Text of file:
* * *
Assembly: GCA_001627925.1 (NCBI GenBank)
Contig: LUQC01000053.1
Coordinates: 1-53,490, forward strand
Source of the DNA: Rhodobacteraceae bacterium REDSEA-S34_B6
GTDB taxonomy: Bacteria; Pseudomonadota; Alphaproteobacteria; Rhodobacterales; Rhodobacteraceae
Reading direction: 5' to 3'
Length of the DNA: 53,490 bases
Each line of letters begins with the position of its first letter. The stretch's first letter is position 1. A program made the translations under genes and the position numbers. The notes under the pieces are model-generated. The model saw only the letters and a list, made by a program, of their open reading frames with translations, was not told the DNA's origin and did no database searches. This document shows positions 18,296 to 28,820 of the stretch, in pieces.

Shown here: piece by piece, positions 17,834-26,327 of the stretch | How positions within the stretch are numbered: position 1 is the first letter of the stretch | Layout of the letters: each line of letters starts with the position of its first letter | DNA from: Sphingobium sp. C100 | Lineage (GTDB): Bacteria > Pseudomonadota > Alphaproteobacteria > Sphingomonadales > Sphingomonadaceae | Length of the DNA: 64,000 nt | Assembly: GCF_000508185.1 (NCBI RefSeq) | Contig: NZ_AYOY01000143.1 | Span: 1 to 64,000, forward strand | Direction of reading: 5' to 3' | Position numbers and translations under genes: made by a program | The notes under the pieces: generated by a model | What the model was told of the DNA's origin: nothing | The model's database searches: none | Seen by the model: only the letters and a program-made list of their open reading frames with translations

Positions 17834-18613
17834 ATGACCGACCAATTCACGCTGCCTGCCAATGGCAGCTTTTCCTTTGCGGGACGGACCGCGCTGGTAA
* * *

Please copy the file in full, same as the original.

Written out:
Assembly: GCA_001627925.1 (NCBI GenBank)
Contig: LUQC01000053.1
Coordinates: 1-53,490, forward strand
Source of the DNA: Rhodobacteraceae bacterium REDSEA-S34_B6
GTDB taxonomy: Bacteria; Pseudomonadota; Alphaproteobacteria; Rhodobacterales; Rhodobacteraceae
Reading direction: 5' to 3'
Length of the DNA: 53,490 bases
Each line of letters begins with the position of its first letter. The stretch's first letter is position 1. A program made the translations under genes and the position numbers. The notes under the pieces are model-generated. The model saw only the letters and a list, made by a program, of their open reading frames with translations, was not told the DNA's origin and did no database searches. This document shows positions 18,296 to 28,820 of the stretch, in pieces.

Shown here: piece by piece, positions 17,834-26,327 of the stretch | How positions within the stretch are numbered: position 1 is the first letter of the stretch | Layout of the letters: each line of letters starts with the position of its first letter | DNA from: Sphingobium sp. C100 | Lineage (GTDB): Bacteria > Pseudomonadota > Alphaproteobacteria > Sphingomonadales > Sphingomonadaceae | Length of the DNA: 64,000 nt | Assembly: GCF_000508185.1 (NCBI RefSeq) | Contig: NZ_AYOY01000143.1 | Span: 1 to 64,000, forward strand | Direction of reading: 5' to 3' | Position numbers and translations under genes: made by a program | The notes under the pieces: generated by a model | What the model was told of the DNA's origin: nothing | The model's database searches: none | Seen by the model: only the letters and a program-made list of their open reading frames with translations

Positions 17834-18613
17834 ATGACCGACCAATTCACGCTGCCTGCCAATGGCAGCTTTTCCTTTGCGGGACGGACCGCGCTGGTAA